And your script works when i click over UPLOAD button, the wordpress media upload pop up, i choose a image, i click on ‘insert in post’ and it comes back to the previous upload field. When I click SAVE, it works fine. The image is stored in Media attachs.


    When i come back to MENU OPTION, the field is blank. No more url shows…

    I wonder if you plan to to do something like that:

    When clicking again to show this option, that image stored could be printed in the field upload, and when clicking again over UPLOAD button, maybe load wordpress media again, but appointing to the same stored image…

  4. Hey Mira. I’m not sure I quite understand you…

    Are you saying that your link is not saved when when you return to your theme options page? If that’s the case, it’s more then likely that that issue is in your theme options class and not in this script. The image URL paths DO are saved in the coinciding text field if implemented correctly.

  5. Other thing… the image is uploaded fine! But is not stored in option inside database. so i can’t do ‘echo’ option(‘image_id’);

  6. Justin, i fixed! YEAHHH! 🙂

    I forgot to switch ‘mytheme_option’. Now it is ok! Thank you dude!!!

    Do you plan to do a color pick too?

  7. Using tagetfield has a varible isnt working.


    That wont work but


    will… Why is this?

  8. @Eric-
    Tough to say without looking at your code… Are you sure that you cached “jQuery(this).prev(‘.upload-url’);” correctly? I see a misspelling in “targetfield” in you post here.

    Remember, the “target field” is initiated when you click on the upload button. jQuery then looks for the previous element in the DOM with the class ‘upload-url’. hard coding a taget field with specific ID or Class will work just fine until you have more then one upload.

  9. I think here is my issue.

    For some odd reason the variable isnt working.

    Say like


    Will not work at all. However…


    will work just fine, however this stops me from using multi fields.

  10. @Eric, What does your target field look like? Does it look like this:

     targetfield = jQuery(this).prev('.upload-url');

    Have you rearranged your markup in the case statement?

  11. Excellent!, i recently implemented on my theme options ;).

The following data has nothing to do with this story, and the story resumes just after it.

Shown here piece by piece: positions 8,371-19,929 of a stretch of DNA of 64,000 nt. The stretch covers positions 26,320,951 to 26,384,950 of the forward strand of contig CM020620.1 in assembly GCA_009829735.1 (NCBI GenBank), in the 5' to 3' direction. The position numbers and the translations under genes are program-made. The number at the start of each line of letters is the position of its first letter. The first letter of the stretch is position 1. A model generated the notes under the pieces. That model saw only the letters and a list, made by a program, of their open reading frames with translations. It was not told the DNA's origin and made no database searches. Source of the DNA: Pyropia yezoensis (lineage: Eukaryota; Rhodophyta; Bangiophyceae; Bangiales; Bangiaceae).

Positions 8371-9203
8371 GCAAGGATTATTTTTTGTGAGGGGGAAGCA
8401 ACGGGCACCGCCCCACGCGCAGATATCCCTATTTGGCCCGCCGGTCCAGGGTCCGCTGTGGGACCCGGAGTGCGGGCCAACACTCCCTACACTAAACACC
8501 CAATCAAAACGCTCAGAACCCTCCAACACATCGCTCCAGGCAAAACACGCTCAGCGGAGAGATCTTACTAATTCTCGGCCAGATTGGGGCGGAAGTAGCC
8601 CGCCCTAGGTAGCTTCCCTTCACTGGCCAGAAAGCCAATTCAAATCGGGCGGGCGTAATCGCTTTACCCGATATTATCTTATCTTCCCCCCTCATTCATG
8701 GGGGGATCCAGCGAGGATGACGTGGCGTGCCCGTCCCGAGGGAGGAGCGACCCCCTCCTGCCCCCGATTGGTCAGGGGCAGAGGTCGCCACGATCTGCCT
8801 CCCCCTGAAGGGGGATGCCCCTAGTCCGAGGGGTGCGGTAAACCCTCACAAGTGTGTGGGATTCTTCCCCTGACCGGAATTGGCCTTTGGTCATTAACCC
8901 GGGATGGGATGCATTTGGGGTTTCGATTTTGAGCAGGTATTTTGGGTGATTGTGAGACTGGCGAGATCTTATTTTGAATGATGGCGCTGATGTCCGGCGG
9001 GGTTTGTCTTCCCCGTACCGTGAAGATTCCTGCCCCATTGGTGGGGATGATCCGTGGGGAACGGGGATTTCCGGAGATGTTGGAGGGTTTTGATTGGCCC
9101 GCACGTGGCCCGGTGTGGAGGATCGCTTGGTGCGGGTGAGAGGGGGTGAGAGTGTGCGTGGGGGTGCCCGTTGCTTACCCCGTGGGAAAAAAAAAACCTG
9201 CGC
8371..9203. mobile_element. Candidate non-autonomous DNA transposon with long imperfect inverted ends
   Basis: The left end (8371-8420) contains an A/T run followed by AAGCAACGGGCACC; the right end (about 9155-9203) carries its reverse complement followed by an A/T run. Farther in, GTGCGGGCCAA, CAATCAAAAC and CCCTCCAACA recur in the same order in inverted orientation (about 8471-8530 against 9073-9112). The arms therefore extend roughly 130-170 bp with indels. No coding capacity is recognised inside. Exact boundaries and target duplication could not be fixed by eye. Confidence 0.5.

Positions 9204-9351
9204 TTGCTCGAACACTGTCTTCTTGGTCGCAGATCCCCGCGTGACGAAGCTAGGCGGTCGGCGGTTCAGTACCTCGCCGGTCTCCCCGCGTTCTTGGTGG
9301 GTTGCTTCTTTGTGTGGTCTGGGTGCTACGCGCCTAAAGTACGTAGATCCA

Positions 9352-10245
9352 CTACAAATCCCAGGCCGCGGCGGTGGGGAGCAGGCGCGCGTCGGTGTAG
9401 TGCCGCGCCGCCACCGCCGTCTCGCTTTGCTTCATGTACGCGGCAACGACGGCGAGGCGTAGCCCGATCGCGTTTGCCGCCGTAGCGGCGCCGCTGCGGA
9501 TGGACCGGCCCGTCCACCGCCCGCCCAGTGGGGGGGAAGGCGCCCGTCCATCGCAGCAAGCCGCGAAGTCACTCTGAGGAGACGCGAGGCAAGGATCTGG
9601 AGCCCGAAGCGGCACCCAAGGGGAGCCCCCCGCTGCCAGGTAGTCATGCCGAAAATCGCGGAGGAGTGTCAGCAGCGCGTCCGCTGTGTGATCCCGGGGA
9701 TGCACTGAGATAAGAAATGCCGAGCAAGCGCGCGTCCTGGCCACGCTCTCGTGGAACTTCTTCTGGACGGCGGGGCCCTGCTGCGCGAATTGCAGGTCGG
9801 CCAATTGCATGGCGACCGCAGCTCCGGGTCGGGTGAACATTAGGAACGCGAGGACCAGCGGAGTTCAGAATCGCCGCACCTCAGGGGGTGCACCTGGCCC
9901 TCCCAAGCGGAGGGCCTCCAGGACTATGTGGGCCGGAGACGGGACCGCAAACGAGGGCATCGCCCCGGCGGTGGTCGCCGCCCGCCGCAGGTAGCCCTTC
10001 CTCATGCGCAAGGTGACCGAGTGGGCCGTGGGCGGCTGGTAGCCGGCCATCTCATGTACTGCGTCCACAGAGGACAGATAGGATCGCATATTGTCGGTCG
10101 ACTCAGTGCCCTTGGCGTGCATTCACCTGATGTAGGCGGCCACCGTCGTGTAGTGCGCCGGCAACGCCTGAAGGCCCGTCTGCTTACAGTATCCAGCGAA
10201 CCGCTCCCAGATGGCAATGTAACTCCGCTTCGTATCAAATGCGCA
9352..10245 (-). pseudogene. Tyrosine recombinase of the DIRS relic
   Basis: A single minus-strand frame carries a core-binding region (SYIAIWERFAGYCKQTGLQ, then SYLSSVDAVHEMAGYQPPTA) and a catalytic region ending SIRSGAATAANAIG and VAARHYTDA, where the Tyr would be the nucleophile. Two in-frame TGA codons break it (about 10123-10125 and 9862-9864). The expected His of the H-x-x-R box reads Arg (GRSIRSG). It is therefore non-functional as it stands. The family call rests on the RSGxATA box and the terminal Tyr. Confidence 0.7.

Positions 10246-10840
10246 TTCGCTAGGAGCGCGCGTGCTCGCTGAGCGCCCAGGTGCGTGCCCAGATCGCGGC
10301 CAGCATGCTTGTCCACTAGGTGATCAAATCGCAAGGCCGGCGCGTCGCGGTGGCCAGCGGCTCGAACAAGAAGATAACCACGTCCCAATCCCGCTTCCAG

Now i’m trying to implement the resize/crop function like in WordPress Custom Header, after upload they have Cut & publish, if in your upload field Array put 2 new options (width & height) and call this cool function for crop or resize image to the array values, any idea :P?

    Thank you and regards!

  12. @joan – what you’re looking for is a built in WordPress function not really related to your them options page – Add_image_size.

    if ( function_exists( 'add_theme_support' ) ) {
    	add_theme_support( 'post-thumbnails' );
            set_post_thumbnail_size( 150, 150 ); // default Post Thumbnail dimensions   
    if ( function_exists( 'add_image_size' ) ) { 
    	add_image_size( 'category-thumb', 300, 9999 ); //300 pixels wide (and unlimited height)
    	add_image_size( 'homepage-thumb', 220, 180, true ); //(cropped)
    //add more sizes here...


  13. @Justin:

    What i meant is to use the functions from Custom Header (wp-admin/custom-header.php) for the upload field in our new upload type in theme options, extending it with 2 new fields for width & height.

    It can be a very cool feature for average users, with this implemented they can upload any image size and the functions will resize/crop automatically to the field values, exactly the same what the “Custom Header” theme feature does.

    The functions:

    function js_2() { ?>
    <script type="text/javascript">
    /* <![CDATA[ */
    	function onEndCrop( coords ) {
    		jQuery( '#x1' ).val(coords.x);
    		jQuery( '#y1' ).val(coords.y);
    		jQuery( '#width' ).val(coords.w);
    		jQuery( '#height' ).val(coords.h);
    	jQuery(document).ready(function() {
    		var xinit = <?php echo HEADER_IMAGE_WIDTH; ?>;
    		var yinit = <?php echo HEADER_IMAGE_HEIGHT; ?>;
    		var ratio = xinit / yinit;
    		var ximg = jQuery('img#upload').width();
    		var yimg = jQuery('img#upload').height();
    		if ( yimg < yinit || ximg < xinit ) {
    			if ( ximg / yimg > ratio ) {
    				yinit = yimg;
    				xinit = yinit * ratio;
    			} else {
    				xinit = ximg;
    				yinit = xinit / ratio;
    			handles: true,
    			keys: true,
    			aspectRatio: xinit + ':' + yinit,
    			show: true,